- Preferred stock— Stock that has higher claim on assets and earnings than common stock, most often held by investors.Fred Wilson, the principal investor at Union Square Ventures, explains it this way on his blog, AVC:
Let’s say you start a company, bootstrap it for a year and then raise $1mm for 10% of the company from a VC. And let’s say a few months later, you are offered $8mm for the company. You decide to take the offer. If the VC bought common, he or she gets $800k back on an investment of $1mm. They lose $200k while you make $7.2mm. But if the VC buys preferred, he or she gets the option of taking their money back or the 10%. In that instance, they will take their money back and get $1mm and you will get $7mm.
- Common stock — The stock that employees, advisors and the founders are most likely to hold.
2. Ask The Right Questions
Some things to think about when looking at an employee equity deal are:
- Does your vesting schedule make sense?While the most common vesting schedule is four years with a one-year cliff, that might not be the most fair situation for everybody.“I’d consider how long-plan your relationship with the company to last, how much work are you going to do and how much of the work you’re going to do — particularly if you’re a developer — is going to be delivered early on,” says Charles Torres, a partner who specializes in venture capital and startups at Reitler Kailas & Rosenblatt. “A lot of times people come on board for six or seven months thinking they’re going to get stock, and it never vests. Sometimes, though, they do really good work and develop a good part of the company’s IP.”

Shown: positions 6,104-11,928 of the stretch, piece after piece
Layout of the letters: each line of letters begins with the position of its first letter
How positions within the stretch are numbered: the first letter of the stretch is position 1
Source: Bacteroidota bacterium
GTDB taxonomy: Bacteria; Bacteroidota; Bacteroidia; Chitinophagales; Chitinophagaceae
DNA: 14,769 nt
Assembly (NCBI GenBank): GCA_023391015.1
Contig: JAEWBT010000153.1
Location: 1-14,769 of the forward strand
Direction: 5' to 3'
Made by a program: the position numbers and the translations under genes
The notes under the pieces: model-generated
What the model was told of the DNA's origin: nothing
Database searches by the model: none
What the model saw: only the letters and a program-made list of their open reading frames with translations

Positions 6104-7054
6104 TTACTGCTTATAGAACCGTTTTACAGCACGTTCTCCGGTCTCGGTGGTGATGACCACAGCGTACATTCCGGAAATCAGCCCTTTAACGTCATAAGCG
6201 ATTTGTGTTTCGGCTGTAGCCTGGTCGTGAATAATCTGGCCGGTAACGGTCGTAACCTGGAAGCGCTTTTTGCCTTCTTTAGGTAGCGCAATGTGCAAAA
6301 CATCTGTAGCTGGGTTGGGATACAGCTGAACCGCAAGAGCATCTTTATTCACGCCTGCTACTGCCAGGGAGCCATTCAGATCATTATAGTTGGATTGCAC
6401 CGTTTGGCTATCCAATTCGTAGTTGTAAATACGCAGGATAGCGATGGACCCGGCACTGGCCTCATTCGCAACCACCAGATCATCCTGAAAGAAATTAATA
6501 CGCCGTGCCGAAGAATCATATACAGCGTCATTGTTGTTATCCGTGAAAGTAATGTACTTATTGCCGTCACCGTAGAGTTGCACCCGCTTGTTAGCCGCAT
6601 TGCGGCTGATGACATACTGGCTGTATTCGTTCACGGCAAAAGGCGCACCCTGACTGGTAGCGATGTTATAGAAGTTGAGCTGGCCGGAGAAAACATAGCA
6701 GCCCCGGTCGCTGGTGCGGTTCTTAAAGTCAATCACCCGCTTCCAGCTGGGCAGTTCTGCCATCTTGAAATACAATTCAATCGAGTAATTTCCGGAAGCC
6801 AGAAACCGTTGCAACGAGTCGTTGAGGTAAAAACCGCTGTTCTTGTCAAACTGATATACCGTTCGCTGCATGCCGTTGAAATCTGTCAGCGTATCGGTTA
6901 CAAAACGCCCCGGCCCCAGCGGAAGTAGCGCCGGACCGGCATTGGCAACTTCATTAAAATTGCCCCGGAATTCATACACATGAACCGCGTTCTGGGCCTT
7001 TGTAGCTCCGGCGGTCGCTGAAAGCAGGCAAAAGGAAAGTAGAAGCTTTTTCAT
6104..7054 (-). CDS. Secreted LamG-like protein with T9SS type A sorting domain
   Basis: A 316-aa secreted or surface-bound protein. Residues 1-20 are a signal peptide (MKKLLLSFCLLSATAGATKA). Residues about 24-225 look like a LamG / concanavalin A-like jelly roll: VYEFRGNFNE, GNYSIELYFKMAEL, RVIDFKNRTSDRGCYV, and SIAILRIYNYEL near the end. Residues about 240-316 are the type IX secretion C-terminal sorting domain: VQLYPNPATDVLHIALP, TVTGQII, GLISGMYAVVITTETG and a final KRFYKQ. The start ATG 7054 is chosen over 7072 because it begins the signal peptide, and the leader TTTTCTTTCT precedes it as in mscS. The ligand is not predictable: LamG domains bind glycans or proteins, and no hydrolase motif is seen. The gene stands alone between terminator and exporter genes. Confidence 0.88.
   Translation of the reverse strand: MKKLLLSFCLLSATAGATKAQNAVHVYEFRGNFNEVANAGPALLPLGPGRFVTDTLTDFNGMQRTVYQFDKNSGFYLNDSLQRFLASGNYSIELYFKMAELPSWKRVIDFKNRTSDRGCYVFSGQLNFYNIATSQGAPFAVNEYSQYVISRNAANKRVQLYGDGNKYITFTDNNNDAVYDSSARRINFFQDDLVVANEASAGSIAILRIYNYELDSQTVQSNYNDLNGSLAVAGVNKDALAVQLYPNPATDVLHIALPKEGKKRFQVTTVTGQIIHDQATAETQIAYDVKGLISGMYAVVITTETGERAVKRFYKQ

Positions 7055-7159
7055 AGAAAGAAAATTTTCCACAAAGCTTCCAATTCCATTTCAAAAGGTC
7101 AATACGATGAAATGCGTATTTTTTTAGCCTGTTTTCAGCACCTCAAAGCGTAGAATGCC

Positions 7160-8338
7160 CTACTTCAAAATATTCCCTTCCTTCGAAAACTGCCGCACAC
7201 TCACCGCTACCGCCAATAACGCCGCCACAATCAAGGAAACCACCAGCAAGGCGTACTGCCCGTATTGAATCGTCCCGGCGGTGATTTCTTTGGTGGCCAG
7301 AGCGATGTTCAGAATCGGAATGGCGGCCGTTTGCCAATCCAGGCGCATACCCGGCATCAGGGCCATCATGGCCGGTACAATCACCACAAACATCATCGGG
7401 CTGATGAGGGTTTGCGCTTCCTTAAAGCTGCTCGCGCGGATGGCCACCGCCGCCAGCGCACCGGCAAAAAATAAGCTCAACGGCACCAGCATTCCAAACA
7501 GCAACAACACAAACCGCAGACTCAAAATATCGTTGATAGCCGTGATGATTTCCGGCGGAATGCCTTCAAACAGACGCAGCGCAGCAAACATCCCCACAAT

Generally, the more equity the company is granting you, the harder it will be for you to negotiate the vesting schedule, Torres says.
- Under what circumstances can the company repurchase my stock, and what is the repurchasing price?“Often companies and their lawyers will put in provisions where they can repurchase stock after somebody leaves,” Torres says. “Under certain circumstances that might be fair, but in others it might not be. ”It’s important to know when the company can purchase stock and at what price. If the stock’s value has, for instance, tripled since you bought it, whether the company repurchases it at its original price or at market value can be a huge distinction.
- Under what circumstances does the value at which the company repurchases stock change? “That often revolves around a term in an employment letter called ‘cause‘ and how that is defined,” Torres says. “The employee should be very careful about that definition because it has significant ramifications.”